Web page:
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Contents
Introduction: The Psychology of Cultural Experience
Holly F. Mathews and Carmella C. Moore
Beyond the Binary Opposition in Psychological Anthropology
Drew Westen
Developments in Person-centered Ethnography
Douglas Hollan
Activity Theory and Cultural Psychology
Carl Ratner
The Infant’s Acquisition of Culture
Robert A. LeVine and Karin Norman
The Remembered Past in a Culturally Meaningful Life
Linda C. Garro
The Psychology of Consensus in a Papua New Guinea Christian Revival Movement
Stephen C. Leavitt
God and Self: The Shaping and Sharing of Experience in a Cooperative, Religious Community
Susan Love Brown
Cross-cultural Studies in Language and Thought: Is There a Metalanguage?
Eve Danziger
Comparative Approaches to Psychological Anthropology
Robert L. Munroe and Ruth H. Munroe

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Cultures Under SiegeCultures Under Siege: Collective Violence and Trauma
SPA Publication No. 11
by Antonius C. G. M. Robben and Marcelo M. Suarez-Orozco, eds.
Cambridge University Press, 2000.
ISBN: 0521780268 

This book is a collection of essays by anthropologists, psychologists, and psychoanalysts, drawing on field research in many different parts of the world. Profiting from an interdisciplinary dialogue, the authors provide provocative, at times deeply troubling, insights into the darker side of humanity, and they also propose new ways of understanding human cruelty and suffering.

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Biocultural Approaches to the Emotions
SPA Publication No. 10
by Alexander Laban Hinton, ed.
Cambridge University Press, 2000.
ISBN: 0521652111 

Are emotions given by biology or are they learnt? Are they the same everywhere, or culturally variable? Research on the emotions tends to be polarised between neo-Darwinian and culturalist perspectives. In this volume, biological and cultural anthropologists attempt to transcend the traditional oppositions, proposing various strategies for integrating biological and cultural approaches to the study of emotion. Discussing a variety of fascinating ethnographic examples, topics covered range from the effects of music to the relationships between emotion and respiration. The editor’s introduction lucidly reviews the state of the field.

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A Cognitive Theory of Cultural MeaningA Cognitive Theory of Cultural Meaning
SPA Publication No. 9
by Claudia Strauss and Naomi Quinn
Cambridge University Press, 1998.
ISBN: 052159541X

Anthropologists must draw on modern psychological theories of cognition in order to understand how the shared schemas of a culture are learnt, and come to shape everyday actions and decisions. Claudia Strauss and Naomi Quinn review a range of current psychologic al theories of cultural meaning, many unfamiliar to anthropologists, and formulate a new approach which draws particularly on ‘connectionist’, or ‘neural network’, modelling This is illustrated by original research on understandings of marriage, and ideas of success, in the United States.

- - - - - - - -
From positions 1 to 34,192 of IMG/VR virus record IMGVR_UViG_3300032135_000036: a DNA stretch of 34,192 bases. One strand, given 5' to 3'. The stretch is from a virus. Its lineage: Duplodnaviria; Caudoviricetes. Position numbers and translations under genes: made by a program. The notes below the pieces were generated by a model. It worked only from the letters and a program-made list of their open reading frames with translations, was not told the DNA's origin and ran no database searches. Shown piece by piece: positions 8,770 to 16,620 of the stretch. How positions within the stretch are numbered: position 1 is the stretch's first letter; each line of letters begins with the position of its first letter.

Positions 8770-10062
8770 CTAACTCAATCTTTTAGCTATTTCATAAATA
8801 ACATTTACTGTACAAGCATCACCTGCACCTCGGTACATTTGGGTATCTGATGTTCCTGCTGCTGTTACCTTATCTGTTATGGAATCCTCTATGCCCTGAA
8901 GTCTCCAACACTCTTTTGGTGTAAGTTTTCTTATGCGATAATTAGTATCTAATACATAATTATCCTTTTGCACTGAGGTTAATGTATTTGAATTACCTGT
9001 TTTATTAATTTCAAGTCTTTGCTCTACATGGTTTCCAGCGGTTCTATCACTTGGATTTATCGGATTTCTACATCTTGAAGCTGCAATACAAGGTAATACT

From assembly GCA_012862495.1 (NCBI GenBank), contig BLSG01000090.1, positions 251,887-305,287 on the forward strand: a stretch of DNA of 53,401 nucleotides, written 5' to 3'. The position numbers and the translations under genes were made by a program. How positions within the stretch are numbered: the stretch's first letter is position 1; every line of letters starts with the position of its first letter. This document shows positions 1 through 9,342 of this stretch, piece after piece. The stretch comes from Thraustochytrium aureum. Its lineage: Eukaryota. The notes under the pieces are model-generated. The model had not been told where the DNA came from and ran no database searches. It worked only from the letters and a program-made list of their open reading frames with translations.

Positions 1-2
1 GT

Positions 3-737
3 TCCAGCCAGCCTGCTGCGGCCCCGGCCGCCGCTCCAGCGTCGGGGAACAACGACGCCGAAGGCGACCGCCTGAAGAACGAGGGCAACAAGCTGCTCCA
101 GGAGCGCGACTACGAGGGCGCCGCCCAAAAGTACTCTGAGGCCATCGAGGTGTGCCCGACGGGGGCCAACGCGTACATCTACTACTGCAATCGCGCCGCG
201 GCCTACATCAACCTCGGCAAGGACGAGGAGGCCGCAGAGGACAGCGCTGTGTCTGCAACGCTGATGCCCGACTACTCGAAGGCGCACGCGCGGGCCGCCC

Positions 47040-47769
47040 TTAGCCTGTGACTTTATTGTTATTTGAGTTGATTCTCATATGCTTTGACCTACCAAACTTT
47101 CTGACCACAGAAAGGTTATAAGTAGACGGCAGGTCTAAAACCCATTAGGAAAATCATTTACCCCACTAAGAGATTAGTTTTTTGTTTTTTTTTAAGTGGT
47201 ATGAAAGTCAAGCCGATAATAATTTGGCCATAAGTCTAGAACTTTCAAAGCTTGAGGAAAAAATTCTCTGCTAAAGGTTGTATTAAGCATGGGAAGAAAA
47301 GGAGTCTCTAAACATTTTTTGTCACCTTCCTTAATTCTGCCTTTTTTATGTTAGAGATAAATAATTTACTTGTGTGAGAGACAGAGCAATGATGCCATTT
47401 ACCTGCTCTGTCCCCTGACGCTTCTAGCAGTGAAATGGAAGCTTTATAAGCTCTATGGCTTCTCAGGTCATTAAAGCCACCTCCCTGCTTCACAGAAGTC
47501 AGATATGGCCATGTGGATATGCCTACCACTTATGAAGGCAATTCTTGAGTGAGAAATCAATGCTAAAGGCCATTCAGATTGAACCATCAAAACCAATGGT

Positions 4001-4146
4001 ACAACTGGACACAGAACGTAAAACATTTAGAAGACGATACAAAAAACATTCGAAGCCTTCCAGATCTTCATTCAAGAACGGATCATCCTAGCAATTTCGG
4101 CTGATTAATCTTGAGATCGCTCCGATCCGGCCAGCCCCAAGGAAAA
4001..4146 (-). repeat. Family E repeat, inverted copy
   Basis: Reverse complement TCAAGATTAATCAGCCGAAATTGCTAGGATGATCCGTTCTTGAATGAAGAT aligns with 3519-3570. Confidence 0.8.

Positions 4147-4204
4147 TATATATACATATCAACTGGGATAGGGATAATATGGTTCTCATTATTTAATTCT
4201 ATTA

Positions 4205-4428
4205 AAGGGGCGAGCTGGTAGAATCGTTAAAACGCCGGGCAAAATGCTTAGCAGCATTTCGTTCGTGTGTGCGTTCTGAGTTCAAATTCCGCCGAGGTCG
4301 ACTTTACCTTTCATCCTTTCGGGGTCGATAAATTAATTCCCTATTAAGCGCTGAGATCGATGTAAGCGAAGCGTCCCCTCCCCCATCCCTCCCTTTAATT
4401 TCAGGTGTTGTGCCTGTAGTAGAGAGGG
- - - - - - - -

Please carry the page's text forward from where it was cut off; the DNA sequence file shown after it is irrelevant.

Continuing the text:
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Psychological Anthropology ReconsideredPsychological Anthropology Reconsidered
SPA Publication No. 8
by John M. Ingham
Cambridge University Press, 1996.
ISBN: 0521559189 

John M. Ingham reviews recent developments in psychological anthropology and argues for an inclusive approach that finds room for psychoanalytic, dialogical, and social perspectives on personality and culture. The argument is devloped with special refernce to human nature, child development, personality, and menatl disorder, and it draws on studies set in many different cultures. He also shows the relevance of some recent work in psychoanalysis and child development to current concerns in anthropology with agency and rhetoric.

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Latah in Southeast AsiaLatah in Southeast Asia: The History and Ethnography of a Culture-Bound Syndrome
SPA Publication No. 7
by Robert L. Winzeler
Cambridge University Press, 1995.
ISBN: 0521472199 

Latah, the Malayan hyperstartle pattern, has fascinated Western observers since the late nineteenth century and is widely regarded as a “culture-bound syndrome”. Dr Winzeler critically reviews the literature on the subject, and presents new ethnographic information based on his own fieldwork in Malaya and Borneo. He considers the biological and psychological hypotheses that have been proposed to account for latah, and explains the ways in which local people understand it. Arguing that latah has specific social functions, he concludes that it should not be treated as an “illness” or “syndrome”.